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Saturday, May 8, 2010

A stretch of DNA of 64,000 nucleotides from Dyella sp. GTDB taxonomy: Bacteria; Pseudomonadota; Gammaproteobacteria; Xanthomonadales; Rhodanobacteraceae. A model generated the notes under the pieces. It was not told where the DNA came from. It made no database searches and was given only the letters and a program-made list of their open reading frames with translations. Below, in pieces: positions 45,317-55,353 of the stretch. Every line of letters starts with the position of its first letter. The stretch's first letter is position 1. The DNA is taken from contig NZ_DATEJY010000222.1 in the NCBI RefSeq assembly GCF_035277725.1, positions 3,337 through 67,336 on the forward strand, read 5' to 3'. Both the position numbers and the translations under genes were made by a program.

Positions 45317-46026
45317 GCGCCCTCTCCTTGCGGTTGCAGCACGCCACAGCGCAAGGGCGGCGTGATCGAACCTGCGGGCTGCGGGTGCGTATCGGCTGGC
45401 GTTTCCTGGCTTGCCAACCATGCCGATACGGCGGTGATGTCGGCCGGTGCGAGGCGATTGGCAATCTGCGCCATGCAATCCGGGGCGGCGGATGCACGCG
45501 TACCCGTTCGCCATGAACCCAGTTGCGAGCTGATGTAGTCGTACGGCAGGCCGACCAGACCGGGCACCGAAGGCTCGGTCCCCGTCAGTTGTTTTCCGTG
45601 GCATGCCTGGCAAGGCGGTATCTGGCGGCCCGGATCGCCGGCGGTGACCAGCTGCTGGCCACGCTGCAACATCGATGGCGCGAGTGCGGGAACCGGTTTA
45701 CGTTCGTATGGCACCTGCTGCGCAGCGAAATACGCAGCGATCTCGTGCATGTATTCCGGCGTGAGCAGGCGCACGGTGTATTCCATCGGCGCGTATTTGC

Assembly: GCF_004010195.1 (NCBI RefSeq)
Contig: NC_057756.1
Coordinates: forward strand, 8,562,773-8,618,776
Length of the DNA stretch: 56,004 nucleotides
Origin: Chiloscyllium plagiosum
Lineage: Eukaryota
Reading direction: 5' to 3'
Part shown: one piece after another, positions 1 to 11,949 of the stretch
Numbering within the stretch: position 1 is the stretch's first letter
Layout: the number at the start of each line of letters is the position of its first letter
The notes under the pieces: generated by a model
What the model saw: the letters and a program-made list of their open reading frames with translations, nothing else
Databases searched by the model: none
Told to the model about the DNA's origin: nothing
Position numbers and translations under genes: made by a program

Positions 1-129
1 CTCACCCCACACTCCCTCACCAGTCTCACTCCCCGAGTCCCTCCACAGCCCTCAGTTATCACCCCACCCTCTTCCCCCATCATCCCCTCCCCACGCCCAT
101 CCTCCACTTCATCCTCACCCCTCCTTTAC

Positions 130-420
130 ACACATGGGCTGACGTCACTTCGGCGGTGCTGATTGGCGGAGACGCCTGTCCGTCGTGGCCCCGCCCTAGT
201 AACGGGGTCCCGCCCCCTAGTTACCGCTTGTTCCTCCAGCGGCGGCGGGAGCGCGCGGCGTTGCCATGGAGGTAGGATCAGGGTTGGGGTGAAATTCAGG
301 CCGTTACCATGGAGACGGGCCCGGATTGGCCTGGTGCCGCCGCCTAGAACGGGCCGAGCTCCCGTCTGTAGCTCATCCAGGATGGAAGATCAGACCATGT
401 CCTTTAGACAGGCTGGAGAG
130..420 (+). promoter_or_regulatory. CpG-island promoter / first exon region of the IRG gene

This sharp little crime film from Japan’s Nikkatsu Studios was made for the local market, but it’s getting a welcome Stateside release as part of Criterion’s mid-‘60s Japanese noirs series. Anyone who’s enjoyed the laconic French gangsters of Jean-Pierre Melville or Sergio Leone’s ‘Spaghetti Western’ anti-heroes will know the terrain. Tough-guy Joe Shishido (of the chipmunk cheeks & Bobby Darin swagger) is the seasoned professional hitman who never misses. But once he ‘removes’ the rival's boss, the gang that hired him is now free to join up with their former enemies. Suddenly, Shishido is the one guy they all want out of the picture, permanently. The hitman is now the target. But you misread Shishido’s stoicism for fatalism at your peril. Helmer Takashi Monura does a beautiful job organizing his scenes & compositions, the film runs like a dream, but he doesn’t quite have the spatial orientation chops to pull off what should be a jaw-dropping finale. Even so, except for the fake Ennio Morricone score from Harumi Ibe, it’s a handsome & satisfying piece of work.

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